2 Intro to Biological Anthro F 2010 / Owen: Apes and early hominins p. 2 so populations of apes in different environments, surrounded by new varieties of plants and animals, evolved into many different species of apes most of which went extinct by the end of the Miocene or slightly later the many, varied Miocene hominoids (Miocene apes) Kenyapithecus, Oreopithecus, Dryopithecus, Sivapithecus, Ramapithecus, etc. general trend towards more chewing -- eating harder or more fibrous foods presumably in response to the drying, more seasonal climate which would have encouraged woodier, tougher plants compared to the tropical rainforest Miocene hominoids (apes) had features for heavy chewing molars of some species had thick enamel, allowing for more wear and more pressure to be applied to break hard seeds molars had lower, rounded cusps, better for grinding, less designed for shearing leaves that is, less specialized, more generalized for a varied diet molars tend to be worn from lots of grinding U-shaped dental arcade typical of apes, different from hominids more space for larger temporal muscles (that pull the lower jaw up against the upper jaw) this is visible by looking at the space where the temporal muscle passes between the temporal bone of the brain case and the zygomatic arch this whole space is filled by the temporal muscle more massive mandible (lower jaw), to withstand the increased chewing forces at least two of the Miocene hominoids (Dryopithecus and Oreopithecus) were arboreal, adapted to hanging by their arms like quadrumanual or brachiating apes they have the classic anatomical adjustments to brachiation or quadrumanuality wide ribcage shoulder blades at the back, not on the sides long arms, short legs long, curved fingers this is the first definite appearance of these classically apelike features, which clearly led eventually to humans back in the late Oligocene, Morotopithecus may have had some or all of these traits already We don t know which modern apes (and humans) descended from which of the Miocene apes we may not have found the species that were ancestral to the various modern hominoids (humans, gorillas, chimps, orangs, gibbons, siamangs) except Sivapithecus, which looks to be the ancestor, or a relative of the ancestor, of orangutans by the late Miocene and early Pliocene, the temperature was dropping rapidly tropical forests were shrinking leaving patches of temperate forest separated by increasingly open grassland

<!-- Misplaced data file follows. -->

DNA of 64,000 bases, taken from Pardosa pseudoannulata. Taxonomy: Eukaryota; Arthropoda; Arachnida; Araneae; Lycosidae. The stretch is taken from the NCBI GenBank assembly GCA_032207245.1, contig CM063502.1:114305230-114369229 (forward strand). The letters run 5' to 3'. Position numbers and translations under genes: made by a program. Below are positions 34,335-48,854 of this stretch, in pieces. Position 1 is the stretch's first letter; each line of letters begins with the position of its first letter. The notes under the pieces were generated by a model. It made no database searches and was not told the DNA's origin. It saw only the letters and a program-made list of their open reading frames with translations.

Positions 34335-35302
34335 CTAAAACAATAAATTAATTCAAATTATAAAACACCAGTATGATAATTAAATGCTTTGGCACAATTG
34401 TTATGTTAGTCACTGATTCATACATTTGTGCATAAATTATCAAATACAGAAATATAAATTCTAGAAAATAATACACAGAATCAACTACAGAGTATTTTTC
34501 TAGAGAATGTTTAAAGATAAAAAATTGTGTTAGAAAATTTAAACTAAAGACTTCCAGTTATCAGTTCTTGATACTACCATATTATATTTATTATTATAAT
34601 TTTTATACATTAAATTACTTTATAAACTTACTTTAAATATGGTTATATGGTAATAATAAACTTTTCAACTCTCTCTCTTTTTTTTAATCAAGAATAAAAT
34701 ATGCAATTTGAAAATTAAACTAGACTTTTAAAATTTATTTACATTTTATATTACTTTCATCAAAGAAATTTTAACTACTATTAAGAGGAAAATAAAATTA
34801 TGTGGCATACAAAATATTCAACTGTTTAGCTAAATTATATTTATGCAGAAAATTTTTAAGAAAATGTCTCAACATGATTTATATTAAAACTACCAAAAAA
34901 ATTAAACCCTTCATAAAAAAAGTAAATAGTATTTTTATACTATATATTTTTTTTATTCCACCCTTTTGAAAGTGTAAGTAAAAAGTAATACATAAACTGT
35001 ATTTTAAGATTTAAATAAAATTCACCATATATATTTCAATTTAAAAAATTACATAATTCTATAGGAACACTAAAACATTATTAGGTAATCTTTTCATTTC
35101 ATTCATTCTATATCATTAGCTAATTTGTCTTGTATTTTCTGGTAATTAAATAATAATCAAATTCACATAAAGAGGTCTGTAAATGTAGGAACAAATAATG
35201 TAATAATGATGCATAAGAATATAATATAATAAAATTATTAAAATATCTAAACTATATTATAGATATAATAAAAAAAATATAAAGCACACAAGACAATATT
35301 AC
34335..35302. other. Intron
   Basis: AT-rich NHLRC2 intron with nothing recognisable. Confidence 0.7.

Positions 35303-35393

3 Intro to Biological Anthro F 2010 / Owen: Apes and early hominins p. 3 as their forest environments shrank, many of Miocene apes went extinct in the Late Miocene only a few lineages survived leading to the modern apes, and to us there used to be many more kinds of apes in the world; now just a few remain By the end of the Miocene or start of the Pliocene, between 6 and 5 mya, one of the surviving ape lineages was starting to show signs of resembling us these were the first hominins -- the lineage that led specifically to us this surviving species of ape responded to these changes in a new way it came down from the trees and became habitually bipedal the features that had helped the Miocene apes live in trees also happened to allow for limited bipedalism on the ground much as modern apes (gorillas, chimps, gibbons, etc.) can walk bipedally at times one theory: as trees got farther apart and there were more open spaces, natural selection may have favored apes that were better at bipedal walking between the patches of trees this was the split that led to hominins: the bipedal apes a subset of hominoids (apes) other than bipedalism, they weren't very different from other apes, especially at first humans are the only living species of hominins, but there were many more in the past the first thing that distinguished our ancestors from other apes was bipedalism not large brains; those came much later we have very few fossils from the late Miocene to tell us about the origin of hominins but DNA evidence shows that hominins split from the lineages that led to chimps, bonobos, and gorillas around 7 to 5 mya that is, we, chimps, bonobos, and gorillas all descended from one ancestral species of ape that lived near the end of the Miocene, around 7 to 5 mya we also can be pretty sure that this transition to bipedalism happened in Africa there were Miocene apes in both Africa and tropical Asia but all of the remains of hominins other than our genus Homo are from Africa First suspected hominin: Sahelanthropus tchadensis (7-6 mya) (Late Miocene) about when hominins split from the line that led to chimps some apelike features chimp-sized brain ape-like teeth (large canines, wide incisors, U-shaped dental arcade, etc.) key hominin feature foramen magnum under braincase: upright, bipedal? some features not seen again until much later hominins fairly vertical face massive browridges did these continue directly to the later hominins, or did they evolve separately later? the late Miocene ape Orrorin tugenensis (6.1 to 5.2 mya)